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op-ed by Pacheco Pereira published in "Publico" on 25/07/2015
The Radical Right has found the "End of History" and is calling it "Realism".
The radical sector of the right seems to have recently discovered Philosophy of History. They're more or less the basest of Fukuyama's readers, the kind that only know his name and the title of his book, and believe that along with said "end of history" comes what they call "realism". As if that was a wall against which we inevitably collide when we abandon the path of "austerity" and defy the TINA. A new law of gravity, if you will.
All is amazing in this sort of formulation, beginning with how profoundely intelectually inane it is. It's currently serving as an utalitarian interpretation meant to justify Portugal's governance, potentiate the right wing coalition's electoral success and maintain the current european Status Quo which serves as its context. I'm aware that by treating this very reductive ideas with the dignified epithet of "Philosophy of History" I am doing them a favour, but that's what they seemingly believe them to be. I am also of the opinion that invoking Fukuyama in this context is an insult to his work, not least because what he wrote is much more complex and interesting than the gross simplifications that have become the norm. But thing being what they are, the TINA ideology ends up being really close to said popular, more vulgar interpretation: We've reached the ideal point of society and politics, and to contest it is to go against a reality whose triumph made undisputable. What can, after all, be more powerful and more crushing than reality?
And what is this "reality" against which "There Is No Alternative"?
First of all, it is what it is, supported in the circular notion that "what must be, must be", and is, in that context, self legitimizing. In this TINA doctrine History itself is frozen, it reached its end, and is an inherently European doctrine. It's not prevalent in America, or BRICs, or Asia: it's almost exclusively european and applied to european reality. It focuses on the current european climate of the past few years, manifesting itself since the (real) financial crisis, which was followed by the (politically generated) crisis of sovereign debts. It manifested itself in electoral results that saw massive turns to right wing parties, and radicalized the policies of those parties (not only economically, but also in issues like emmigration, or the rethoric of security, etc), and allowed politics to be ensnared in the financial system, the so called "markets". But the markets are not abstract forces, they are what political power allows them to be. At least, that's how it should be in a democracy.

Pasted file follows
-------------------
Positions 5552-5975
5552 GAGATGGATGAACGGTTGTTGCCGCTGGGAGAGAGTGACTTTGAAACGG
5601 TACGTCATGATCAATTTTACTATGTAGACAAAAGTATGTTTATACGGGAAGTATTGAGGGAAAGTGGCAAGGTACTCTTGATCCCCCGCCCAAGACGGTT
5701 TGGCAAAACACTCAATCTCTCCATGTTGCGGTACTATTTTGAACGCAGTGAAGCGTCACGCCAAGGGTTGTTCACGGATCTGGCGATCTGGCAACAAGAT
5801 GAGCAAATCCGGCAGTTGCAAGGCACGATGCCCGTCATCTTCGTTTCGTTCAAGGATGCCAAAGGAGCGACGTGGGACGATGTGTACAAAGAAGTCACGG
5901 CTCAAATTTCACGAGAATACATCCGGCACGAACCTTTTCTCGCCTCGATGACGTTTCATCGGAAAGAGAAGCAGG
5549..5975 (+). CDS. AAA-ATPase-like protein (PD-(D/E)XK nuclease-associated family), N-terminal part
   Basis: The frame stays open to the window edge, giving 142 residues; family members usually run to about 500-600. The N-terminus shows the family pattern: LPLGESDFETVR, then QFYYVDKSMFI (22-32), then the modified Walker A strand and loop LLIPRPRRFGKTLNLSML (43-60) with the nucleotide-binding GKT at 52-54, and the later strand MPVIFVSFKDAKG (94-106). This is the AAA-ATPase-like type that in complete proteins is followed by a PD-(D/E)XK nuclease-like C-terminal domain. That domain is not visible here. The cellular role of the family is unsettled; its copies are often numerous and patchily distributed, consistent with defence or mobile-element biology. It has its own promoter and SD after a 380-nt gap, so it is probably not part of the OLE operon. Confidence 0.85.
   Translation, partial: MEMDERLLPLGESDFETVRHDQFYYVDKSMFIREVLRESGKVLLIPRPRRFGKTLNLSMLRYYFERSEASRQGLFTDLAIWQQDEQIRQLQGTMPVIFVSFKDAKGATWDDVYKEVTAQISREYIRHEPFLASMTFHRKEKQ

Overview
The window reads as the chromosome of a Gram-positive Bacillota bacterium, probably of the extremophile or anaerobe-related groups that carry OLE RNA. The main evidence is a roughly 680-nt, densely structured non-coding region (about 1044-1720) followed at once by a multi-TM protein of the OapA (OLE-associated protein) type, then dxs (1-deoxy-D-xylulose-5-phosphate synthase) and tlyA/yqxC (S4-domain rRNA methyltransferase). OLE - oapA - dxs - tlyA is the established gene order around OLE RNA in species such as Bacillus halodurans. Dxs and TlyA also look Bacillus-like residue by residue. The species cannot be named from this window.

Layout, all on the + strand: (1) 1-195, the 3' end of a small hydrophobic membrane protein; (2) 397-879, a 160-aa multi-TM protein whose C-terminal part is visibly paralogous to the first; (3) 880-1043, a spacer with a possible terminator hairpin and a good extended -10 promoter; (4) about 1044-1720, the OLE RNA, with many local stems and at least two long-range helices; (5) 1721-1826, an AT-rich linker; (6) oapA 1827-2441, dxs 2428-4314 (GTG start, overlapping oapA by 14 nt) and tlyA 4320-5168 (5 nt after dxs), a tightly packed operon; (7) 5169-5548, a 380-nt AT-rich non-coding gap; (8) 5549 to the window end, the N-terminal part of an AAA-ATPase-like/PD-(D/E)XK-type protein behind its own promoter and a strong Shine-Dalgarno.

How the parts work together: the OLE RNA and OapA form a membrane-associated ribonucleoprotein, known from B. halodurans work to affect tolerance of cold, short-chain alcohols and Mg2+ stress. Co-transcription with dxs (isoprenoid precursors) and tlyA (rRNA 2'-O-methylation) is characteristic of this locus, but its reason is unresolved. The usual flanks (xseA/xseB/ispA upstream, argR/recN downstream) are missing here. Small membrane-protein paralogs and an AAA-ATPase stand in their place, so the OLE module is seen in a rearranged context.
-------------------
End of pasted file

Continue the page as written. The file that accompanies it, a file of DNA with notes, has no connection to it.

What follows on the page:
The EU, increasingly less democratic from top to bottom, has armed this cojecture with an instrument useful both in the unification and implementation of its policies and in exercising control over those more defiant. "europeism" as an ideology, holding in check national democracies and imposing itself, far beyond any treaty, to parliaments and regional sovereignties, was fundamental in submitting traditional center left socialists to that right wing creed, most notably via the budgetary treaty which consigns them to an economic, social and structural view of socitey that is fundamentally different from their historic roots.
Nowhere is this more evident than in the way that even keynesianism is now seemingly seen as a flight of fancy in the light of these budgetary treaties. And thus, center left have been losing autonomy, scoring defeat after defeat, even when they "win", like Hollande did; they're a paltry, unconvincing immitation of the TINA, and when confonted between the immitation and the "real thing", voters will elect "realism". And the consequence of this uniformization which brooks no alternative is a worrisome crisis of representative democracy, growing abstention, the increasing disconnect between politicians and the population, and the growth of anti-system movements both left and right. "Realism" comes at a very real cost.